Saturday, August 31, 2013

Writing

10 Steps to Becoming a Better Writer

Write.
Write more.
Write even more.
Write even more than that.
Write when you don’t want to.
Write when you do.
Write when you have something to say.
Write when you don’t.
Write every day.
Keep writing.”



“Writing like this is a little like milking a cow: the milk is so rich and delicious, and the cow is so glad you did it.”


“But in the wake of 'Bullet,' all the guys wanted to know was, 'How's it doing? How's it selling?' How to tell them I didn't give a flying f*$%  how it was doing in the marketplace, that what I cared about was how it was doing in the reader's heart?”






My goal is 25 blogs a month.  That’s a good goal, but there’s nothing that says I can’t exceed that goal.  My real goal is to write.  Steven Pressfield and Michael Masterson write for three or four hours a day.  I tell myself that that’s my dream, so now, while I have the time and nothing is really pressing, there’s no reason to not write. 
It’s funny, though not in a humorous way, how many thoughts suddenly start intruding when I sit down to write.  Suddenly I find myself “wondering and waiting and worrying about some silly little things that don’t add up to nothing,” as Tom Petty puts it in Here Comes My Girl.  Suddenly I start notice things that need cleaning or organizing.   Suddenly I am aware of doubts and fears that weren’t there before I started writing.
Mixed in with all the useless fears are some legitimate concerns:
·      Do I have what it takes to be a writer?
·      Do I have the talent?
·      Do I have the self-discipline to really write without interruption for three or four hours?
·      Can I continue getting up early and writing every morning?
·      Can I ever become the man who writes these words?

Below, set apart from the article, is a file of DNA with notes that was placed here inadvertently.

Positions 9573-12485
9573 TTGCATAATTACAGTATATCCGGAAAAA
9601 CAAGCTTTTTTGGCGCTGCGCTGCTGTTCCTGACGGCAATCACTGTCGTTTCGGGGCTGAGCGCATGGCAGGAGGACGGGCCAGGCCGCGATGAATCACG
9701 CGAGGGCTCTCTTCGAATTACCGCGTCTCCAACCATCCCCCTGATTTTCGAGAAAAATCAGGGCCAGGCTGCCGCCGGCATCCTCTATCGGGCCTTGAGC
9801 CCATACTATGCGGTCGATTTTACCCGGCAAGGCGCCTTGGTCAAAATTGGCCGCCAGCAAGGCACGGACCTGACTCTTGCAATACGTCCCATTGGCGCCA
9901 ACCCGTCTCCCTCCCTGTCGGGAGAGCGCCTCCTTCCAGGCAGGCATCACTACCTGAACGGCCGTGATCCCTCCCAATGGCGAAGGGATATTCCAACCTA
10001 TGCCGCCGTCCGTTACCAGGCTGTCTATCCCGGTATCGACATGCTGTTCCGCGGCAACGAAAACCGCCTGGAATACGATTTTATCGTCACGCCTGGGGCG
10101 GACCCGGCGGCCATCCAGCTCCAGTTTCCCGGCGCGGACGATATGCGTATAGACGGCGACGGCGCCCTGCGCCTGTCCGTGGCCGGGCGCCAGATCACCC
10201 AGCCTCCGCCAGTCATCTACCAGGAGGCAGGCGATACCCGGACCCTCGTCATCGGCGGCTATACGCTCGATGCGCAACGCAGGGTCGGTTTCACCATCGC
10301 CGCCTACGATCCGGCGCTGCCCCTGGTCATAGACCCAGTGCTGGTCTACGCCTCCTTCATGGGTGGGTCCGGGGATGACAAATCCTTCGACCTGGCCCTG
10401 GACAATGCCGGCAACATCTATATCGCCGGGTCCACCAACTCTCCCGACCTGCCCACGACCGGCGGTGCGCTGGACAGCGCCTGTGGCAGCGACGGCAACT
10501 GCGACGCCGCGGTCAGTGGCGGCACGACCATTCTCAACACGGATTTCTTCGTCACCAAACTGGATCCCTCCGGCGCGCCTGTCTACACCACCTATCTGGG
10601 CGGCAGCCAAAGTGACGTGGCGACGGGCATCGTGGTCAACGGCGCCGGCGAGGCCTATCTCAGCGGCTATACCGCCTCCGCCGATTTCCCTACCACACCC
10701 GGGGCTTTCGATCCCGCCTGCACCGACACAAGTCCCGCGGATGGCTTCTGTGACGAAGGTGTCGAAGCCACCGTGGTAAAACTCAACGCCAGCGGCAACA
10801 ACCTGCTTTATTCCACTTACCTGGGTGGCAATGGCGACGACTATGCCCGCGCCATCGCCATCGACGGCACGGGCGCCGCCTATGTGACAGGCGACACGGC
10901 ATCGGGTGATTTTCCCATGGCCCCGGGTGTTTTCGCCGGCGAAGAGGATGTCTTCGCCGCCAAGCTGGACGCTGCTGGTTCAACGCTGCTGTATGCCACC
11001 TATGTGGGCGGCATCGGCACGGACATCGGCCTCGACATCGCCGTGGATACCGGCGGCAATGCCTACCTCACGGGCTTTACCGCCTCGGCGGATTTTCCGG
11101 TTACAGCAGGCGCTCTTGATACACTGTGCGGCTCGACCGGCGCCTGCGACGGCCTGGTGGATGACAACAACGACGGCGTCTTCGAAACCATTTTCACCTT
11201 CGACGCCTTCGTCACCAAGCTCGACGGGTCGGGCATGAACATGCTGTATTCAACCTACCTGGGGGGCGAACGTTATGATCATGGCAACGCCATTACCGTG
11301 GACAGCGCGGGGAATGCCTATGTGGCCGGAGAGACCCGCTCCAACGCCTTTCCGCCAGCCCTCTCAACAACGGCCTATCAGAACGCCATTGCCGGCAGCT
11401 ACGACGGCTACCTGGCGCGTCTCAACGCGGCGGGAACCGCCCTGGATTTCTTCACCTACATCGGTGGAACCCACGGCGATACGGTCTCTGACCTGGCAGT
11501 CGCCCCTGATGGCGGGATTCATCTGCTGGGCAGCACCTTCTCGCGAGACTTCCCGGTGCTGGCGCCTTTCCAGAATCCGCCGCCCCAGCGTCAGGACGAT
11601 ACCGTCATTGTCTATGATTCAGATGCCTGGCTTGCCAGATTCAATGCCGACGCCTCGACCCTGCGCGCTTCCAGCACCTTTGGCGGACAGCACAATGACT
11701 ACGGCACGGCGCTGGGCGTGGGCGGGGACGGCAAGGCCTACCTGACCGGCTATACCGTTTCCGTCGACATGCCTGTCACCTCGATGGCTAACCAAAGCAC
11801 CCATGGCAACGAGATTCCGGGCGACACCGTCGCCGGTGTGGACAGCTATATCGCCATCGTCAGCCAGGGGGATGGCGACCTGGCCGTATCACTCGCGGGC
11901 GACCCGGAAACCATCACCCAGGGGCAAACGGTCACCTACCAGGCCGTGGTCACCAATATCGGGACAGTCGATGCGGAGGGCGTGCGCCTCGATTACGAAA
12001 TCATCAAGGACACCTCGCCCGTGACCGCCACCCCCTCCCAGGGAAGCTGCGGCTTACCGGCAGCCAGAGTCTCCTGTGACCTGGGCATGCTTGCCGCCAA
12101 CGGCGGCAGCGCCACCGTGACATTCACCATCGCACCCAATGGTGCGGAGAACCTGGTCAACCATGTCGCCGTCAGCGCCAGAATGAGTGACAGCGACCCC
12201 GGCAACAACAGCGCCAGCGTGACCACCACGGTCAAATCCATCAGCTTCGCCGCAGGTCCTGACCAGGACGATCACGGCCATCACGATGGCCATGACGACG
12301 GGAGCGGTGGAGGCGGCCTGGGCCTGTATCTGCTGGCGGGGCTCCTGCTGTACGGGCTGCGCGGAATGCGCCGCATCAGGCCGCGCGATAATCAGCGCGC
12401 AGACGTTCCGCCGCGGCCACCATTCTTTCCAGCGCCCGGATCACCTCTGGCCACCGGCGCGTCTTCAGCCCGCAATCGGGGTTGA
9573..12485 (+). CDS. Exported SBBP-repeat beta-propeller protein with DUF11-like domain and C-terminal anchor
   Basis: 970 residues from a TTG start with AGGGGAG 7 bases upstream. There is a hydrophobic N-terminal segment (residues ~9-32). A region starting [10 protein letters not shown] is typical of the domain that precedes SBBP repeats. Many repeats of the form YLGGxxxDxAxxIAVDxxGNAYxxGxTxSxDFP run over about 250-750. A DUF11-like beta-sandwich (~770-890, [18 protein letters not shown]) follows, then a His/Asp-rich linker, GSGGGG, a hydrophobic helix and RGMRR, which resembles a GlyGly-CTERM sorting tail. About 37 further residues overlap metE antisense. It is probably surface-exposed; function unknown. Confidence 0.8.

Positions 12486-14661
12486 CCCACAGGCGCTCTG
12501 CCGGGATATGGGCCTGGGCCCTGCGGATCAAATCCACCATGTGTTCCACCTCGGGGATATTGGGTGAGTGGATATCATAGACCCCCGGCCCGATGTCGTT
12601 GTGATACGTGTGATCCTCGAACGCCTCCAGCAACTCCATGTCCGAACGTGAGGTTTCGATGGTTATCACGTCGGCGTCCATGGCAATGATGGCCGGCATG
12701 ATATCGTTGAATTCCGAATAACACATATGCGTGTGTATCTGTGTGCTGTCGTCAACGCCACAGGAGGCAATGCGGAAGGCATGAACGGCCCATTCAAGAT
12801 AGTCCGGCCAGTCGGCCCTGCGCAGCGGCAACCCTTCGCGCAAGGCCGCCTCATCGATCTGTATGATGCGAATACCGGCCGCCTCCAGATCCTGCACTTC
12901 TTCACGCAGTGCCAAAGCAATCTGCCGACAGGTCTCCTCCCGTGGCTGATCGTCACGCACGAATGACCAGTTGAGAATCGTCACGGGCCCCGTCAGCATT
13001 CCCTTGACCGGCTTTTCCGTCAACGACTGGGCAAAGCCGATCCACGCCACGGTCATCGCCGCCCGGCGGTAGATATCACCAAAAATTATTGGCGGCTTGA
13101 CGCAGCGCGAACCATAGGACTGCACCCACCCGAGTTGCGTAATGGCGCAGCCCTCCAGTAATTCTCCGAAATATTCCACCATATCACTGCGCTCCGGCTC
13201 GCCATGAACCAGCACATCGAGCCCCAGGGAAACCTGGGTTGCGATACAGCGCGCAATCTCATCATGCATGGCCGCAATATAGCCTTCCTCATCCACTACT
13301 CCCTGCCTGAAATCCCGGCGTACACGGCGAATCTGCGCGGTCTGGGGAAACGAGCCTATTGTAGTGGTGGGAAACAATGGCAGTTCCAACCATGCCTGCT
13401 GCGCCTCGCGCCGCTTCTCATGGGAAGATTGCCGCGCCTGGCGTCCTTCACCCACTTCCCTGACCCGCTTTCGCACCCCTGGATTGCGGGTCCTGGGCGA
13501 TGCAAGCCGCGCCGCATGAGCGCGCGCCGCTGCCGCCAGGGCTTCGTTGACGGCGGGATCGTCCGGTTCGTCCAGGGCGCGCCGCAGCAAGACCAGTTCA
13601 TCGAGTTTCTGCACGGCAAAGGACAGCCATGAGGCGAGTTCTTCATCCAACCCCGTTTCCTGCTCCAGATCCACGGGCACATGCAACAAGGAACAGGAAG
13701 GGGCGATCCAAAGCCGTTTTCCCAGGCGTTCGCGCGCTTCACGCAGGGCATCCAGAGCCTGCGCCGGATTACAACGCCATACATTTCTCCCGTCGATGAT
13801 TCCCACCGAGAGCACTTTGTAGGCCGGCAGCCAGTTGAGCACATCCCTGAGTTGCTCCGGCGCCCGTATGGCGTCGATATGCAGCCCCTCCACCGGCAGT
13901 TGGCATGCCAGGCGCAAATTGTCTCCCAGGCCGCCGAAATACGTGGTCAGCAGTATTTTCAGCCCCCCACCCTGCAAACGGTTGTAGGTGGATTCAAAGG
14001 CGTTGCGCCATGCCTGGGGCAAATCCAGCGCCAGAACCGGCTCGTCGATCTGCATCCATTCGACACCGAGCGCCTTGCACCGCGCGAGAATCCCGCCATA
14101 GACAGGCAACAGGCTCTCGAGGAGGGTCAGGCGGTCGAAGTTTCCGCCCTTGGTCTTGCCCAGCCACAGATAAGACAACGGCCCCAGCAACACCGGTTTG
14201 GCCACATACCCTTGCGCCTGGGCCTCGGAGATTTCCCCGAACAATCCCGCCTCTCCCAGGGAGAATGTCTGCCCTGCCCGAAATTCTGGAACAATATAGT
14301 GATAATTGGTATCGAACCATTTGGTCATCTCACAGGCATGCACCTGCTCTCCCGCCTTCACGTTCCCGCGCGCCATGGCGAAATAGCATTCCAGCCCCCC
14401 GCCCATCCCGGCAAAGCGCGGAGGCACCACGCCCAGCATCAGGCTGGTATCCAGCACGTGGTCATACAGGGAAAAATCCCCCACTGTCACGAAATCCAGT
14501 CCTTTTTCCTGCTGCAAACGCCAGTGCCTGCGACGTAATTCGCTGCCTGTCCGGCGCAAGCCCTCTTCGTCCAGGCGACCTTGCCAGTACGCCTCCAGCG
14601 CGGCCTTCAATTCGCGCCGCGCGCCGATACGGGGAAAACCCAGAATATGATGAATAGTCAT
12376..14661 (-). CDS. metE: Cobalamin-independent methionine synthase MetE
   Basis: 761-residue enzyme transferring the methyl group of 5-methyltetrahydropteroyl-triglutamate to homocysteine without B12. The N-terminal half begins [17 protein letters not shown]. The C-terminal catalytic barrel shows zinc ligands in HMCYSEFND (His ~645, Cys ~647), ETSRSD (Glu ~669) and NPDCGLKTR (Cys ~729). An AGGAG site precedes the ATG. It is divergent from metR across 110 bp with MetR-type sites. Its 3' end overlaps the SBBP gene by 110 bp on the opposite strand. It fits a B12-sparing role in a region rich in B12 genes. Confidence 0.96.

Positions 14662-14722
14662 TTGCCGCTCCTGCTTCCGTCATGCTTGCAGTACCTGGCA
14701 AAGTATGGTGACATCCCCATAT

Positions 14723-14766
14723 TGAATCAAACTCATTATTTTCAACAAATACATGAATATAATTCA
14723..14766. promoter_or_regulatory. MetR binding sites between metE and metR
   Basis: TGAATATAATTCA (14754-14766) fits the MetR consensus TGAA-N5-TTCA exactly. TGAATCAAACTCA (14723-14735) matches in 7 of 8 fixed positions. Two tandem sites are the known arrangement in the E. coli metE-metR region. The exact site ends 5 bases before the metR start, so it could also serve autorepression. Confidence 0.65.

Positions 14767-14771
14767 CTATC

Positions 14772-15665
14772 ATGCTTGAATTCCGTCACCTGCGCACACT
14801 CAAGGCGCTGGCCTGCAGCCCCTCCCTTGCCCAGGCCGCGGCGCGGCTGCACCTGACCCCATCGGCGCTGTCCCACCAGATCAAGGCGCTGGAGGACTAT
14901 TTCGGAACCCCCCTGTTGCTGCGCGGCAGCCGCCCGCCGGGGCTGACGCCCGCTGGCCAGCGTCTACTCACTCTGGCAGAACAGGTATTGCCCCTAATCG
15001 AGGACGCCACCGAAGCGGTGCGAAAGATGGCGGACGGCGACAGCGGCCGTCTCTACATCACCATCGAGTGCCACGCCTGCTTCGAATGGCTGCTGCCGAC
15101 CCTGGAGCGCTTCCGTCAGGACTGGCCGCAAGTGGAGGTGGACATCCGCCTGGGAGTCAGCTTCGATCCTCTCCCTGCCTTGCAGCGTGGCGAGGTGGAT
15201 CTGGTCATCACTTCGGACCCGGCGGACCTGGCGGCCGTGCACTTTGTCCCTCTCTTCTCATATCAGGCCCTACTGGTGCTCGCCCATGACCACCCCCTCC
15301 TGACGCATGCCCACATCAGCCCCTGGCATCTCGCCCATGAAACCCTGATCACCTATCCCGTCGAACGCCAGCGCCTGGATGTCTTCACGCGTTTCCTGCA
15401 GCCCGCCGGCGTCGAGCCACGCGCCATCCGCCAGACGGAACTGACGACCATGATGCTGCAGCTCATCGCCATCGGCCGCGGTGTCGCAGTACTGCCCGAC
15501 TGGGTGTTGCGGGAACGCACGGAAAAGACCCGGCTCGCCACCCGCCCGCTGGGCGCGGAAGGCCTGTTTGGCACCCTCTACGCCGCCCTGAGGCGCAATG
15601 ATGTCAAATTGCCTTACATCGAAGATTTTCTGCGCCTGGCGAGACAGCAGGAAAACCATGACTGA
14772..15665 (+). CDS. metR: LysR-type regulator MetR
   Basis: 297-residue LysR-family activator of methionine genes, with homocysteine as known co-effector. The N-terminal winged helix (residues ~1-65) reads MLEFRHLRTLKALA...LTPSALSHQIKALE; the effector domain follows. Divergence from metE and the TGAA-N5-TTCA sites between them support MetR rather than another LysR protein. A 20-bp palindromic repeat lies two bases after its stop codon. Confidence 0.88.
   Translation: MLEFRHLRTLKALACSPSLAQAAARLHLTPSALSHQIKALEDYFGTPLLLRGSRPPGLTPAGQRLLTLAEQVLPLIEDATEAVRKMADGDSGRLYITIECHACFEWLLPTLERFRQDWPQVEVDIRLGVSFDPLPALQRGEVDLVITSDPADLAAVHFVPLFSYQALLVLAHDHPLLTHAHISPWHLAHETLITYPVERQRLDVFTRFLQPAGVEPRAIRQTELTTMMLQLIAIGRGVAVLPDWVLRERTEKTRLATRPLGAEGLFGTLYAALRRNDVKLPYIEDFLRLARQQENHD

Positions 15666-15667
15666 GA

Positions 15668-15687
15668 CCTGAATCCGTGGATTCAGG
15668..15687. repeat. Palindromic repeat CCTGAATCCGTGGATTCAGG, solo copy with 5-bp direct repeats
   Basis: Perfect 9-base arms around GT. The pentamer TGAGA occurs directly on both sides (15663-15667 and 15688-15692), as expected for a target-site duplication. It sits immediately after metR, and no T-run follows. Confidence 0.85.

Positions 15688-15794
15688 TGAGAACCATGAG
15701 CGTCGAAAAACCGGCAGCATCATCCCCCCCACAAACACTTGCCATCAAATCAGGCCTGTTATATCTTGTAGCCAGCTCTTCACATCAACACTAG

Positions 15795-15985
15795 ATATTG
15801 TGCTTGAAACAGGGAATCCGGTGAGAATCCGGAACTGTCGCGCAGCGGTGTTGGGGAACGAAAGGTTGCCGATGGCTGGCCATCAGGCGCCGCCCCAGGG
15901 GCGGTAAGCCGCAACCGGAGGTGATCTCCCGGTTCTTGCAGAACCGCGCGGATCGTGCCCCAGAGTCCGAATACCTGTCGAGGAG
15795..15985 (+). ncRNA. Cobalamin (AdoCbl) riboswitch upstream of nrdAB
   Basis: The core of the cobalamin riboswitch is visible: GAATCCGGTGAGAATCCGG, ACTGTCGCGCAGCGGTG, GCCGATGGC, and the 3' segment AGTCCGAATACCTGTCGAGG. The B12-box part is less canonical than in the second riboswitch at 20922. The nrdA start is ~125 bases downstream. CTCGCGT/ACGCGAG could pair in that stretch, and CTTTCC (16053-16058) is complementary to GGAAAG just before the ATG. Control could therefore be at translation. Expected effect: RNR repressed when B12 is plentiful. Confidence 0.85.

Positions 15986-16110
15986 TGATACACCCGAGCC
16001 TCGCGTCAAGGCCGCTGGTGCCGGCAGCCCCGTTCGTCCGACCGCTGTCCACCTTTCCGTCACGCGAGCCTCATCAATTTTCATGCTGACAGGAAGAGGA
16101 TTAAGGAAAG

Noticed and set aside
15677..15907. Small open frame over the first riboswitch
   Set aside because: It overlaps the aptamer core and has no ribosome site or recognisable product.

·      Should I clean my place?  Pressfield says that I should have a clean place so that “the Muse doesn’t spoil her gown.”
·      If I give into that distraction, what other distraction will present itself?

No, I’m going to keep writing.  Why?
I’m writing because I love to write.  There are few things more freeing, more instructive than writing.  There are few things more therapeutic.  This, more than just about anywhere else, is where I belong.  This is where I become the man I am supposed to be.  I should have been doing this years ago.  I don’t know how I missed this for so long.  It’s been right in front of me most of my life.  I don’t know how I missed it.  It doesn’t matter.
In my previous blog, I mentioned that one day we will be accountable for the resources we misused or squandered.  But I think there’s a way to escape that. 
Start now. 
Change now. 
Begin now. 
The minute I began writing my first blog, my life changed.  It was that quick and simple.  The details didn’t change immediately, but my life changed in an instant.  Just like that.  My old life had ended.  It was over.  I didn’t realize it, but the moment I wrote my first sentence, my new life began.  To use the words of Jesus, I was “born again.”  I had given my life to God, again, just as I had when I was 17.  This was a different kind of rebirth though.
I think we all need rebirths on a regular basis.  It is said that every seven years we have a completely new skin.  Old cells die and new ones appear.  I think our spirits need to go through this, too.  It’s interesting that God took six days to create the world.  He’s God.  He could have done it all in an instant, but He did it gradually, in stages, building on the previous day.  He took His time, not because He had to, but because He was showing us that creativity can be a growth process.   Yes, ideas can come in an instant.  But the development usually takes a little longer. 
I’ve noticed my own growth as a writer and as a human being since my rebirth started.  One of the results is that my life is simplifying.  The more I write, the more I realize that there are fewer and fewer things I want or need.  I want to be with the people I love.  I want to study.  And I want to write.  I also want to make money, but only so I can do the more important things in my life.  Most other things just feel like distractions.  This may be why I all but stopped buying comic books.   I still enjoy them, but I just don’t want to spend my time or money there. It’s why I didn’t see a movie last night.  (Well, that and the $12.50 ticket price.)  I would have enjoyed the movie, but I wanted to use my time differently. 
I think if I could leave only one message to the world, it would be this:
Find the things you love to do and do them as often and as long as possible.  In this way, you will find God, presence, peace, love and your true self.
Or as I’ve said so many times, Get Started and Keep Going.